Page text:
Early in 1942 the Luftwaffe began a new wave of attacks on British cities (the Baedeker Blitz): Exeter and undefended Bath were hit in March, April and May, and Weston-super-Mare in June.[48][49][50] New GDAs were established at Exeter, Taunton, Bath and Salisbury.[6]

Newly-formed AA units joined the division, the HAA and support units increasingly becoming 'Mixed' units, indicating that women of the Auxiliary Territorial Service (ATS) were fully integrated into them. At the same time, experienced units were posted away to train for service overseas. This led to a continual turnover of units, which accelerated in 1942 with the preparations for the invasion of North Africa (Operation Torch) and the need to transfer AA units to counter the Baedeker raids and the Luftwaffe 's hit-and-run attacks against South Coast towns.[4][48]

AA units in the War Office (WO) Reserve rostered for overseas deployment were lent back to AA Command when not required for training. One of these, 103rd HAA Rgt, was moved down from Merseyside, which was rarely attacked by this stage of the war, to reinforce 8 AA Division in Cornwall in April 1942, establishing its batteries at St Ives, Truro and Penzance under 55 AA Bde.[51]

In July, 103rd HAA Rgt was sent for a short attachment to 11 AA Bde (the mobile training brigade in Hampshire) and was relieved by 79th (Hertfordshire Yeomanry) HAA Rgt which had just completed training with 11 AA Bde. 79th HAA Regiment occupied sites at Hayle, Truro and Penzance on 14 July and the Penzance and Truro guns were in action against raiders early the next morning. The deployment lasted three weeks before the regiment left for further training and 103rd HAA Rgt returned.[51][52]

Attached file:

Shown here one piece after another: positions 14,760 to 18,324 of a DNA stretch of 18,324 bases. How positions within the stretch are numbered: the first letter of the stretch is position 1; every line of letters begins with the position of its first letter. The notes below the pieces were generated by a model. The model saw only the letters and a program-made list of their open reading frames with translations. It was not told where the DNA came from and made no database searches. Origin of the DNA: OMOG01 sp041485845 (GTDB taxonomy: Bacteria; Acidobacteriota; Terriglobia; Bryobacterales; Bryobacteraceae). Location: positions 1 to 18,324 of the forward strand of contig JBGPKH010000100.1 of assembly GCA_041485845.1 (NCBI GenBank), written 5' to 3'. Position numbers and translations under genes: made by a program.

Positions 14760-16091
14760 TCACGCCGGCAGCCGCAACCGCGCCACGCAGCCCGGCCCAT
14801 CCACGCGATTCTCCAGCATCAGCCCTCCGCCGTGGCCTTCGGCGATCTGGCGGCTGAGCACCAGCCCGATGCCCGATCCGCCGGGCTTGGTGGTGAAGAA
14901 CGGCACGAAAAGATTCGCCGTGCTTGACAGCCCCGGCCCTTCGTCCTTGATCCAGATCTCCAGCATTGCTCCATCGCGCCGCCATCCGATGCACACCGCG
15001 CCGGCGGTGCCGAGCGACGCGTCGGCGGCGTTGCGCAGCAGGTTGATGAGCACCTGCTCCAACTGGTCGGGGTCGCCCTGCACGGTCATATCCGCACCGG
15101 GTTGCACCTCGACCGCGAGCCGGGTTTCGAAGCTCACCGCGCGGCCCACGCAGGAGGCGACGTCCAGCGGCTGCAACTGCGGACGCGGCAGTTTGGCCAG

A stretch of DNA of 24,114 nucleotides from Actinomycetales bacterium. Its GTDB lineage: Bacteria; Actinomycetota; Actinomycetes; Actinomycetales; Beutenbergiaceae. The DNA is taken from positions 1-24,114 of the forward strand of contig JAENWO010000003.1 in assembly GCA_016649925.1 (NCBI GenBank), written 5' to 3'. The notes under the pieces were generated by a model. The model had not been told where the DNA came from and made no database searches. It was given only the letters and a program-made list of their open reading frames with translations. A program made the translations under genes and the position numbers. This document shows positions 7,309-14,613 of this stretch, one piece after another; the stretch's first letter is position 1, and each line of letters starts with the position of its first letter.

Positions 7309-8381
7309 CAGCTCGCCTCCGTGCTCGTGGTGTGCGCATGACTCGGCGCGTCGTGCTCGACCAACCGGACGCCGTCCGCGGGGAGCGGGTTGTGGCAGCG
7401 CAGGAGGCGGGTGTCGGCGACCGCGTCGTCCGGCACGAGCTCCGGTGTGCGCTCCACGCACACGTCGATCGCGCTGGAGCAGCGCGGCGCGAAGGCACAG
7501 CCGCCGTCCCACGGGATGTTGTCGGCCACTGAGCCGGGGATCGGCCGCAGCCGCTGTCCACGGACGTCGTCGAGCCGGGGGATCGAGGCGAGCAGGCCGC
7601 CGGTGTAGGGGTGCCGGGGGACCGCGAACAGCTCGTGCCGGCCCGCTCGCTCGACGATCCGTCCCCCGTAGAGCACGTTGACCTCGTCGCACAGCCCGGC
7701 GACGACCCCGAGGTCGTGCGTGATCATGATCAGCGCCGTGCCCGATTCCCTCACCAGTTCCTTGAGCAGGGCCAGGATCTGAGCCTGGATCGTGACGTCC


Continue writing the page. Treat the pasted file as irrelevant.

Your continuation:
In West Cornwall the main threat was from low level daylight 'hit and run' raids by single engined Luftwaffe aircraft (such as attacks by pairs of Focke-Wulf Fw 190s on St Ives on 28 August and Truro on 7 September), which were difficult for HAA guns to engage. Night raids on Truro on 24 September and on Penzance two nights later were engaged by the regiment with both HAA and light machine guns.[48][51]

In August 1942, 64th AA Brigade was transferred from 8 AA Division to 3 AA Division, a HQ brought down from Scotland to handle the increased workload along the South Coast.[53]

Order of BattleEdit

During this period the division was composed as follows (temporary attachments omitted):[17][53][54][55]

  • 46 AA Bde
  • 55 AA Bde
  • 60 AA Bde
  • 64 AA Bde – Left August 1942
    • 98th HAA Rgtfrom 4 AA Division May 1942[23][91]
    • 119th HAA Rgt – from 46 AA Bde by December 1941; to 9 AA Division June 1942
    • 35th LAA Rgt – left in November 1941 for Singapore, where it was captured in February 1942[37][92]
    • 75th (Middlesex) LAA Rgtjoined from unbrigaded by December 1941; left in July 1942, later in invasion of Sicily (Operation Husky)[28][93][94][95][96]
    • 87th LAA Rgtnew unit formed October 1941; to 9 AA Division June 1942[28][97]
    • 127th (Queens) LAA Rgtconverted from 63rd (Queens) S/L Rgt, joined July 1942[28][98]
    • 2nd S/L Rgt – as above
    • 3rd S/L Rgt – to 69 AA Bde December 1941
    • 76th S/L Rgt – 'to 60 AA Bde December 1941
    • 82nd S/L Rgt – from 55 AA Bde December 1941
    • 85th S/L Rgt – to 55 AA Bde by December 1941
  • 69 AA Bde – new formation joined June 1941
    • 76th (Gloucestershire) HAA Rgt – from 46 AA Bde by December 1941; to Operation Torch by November 1942[18][56][57]
    • 140th HAA Rgt – from 46 AA Bde by May 1942
    • 24th LAA Rgt – from 5 AA Division; to India 1942[99][100]
    • 36th LAA Rgt – from 46 AA Bde on formation; to 55 AA Bde by December 1941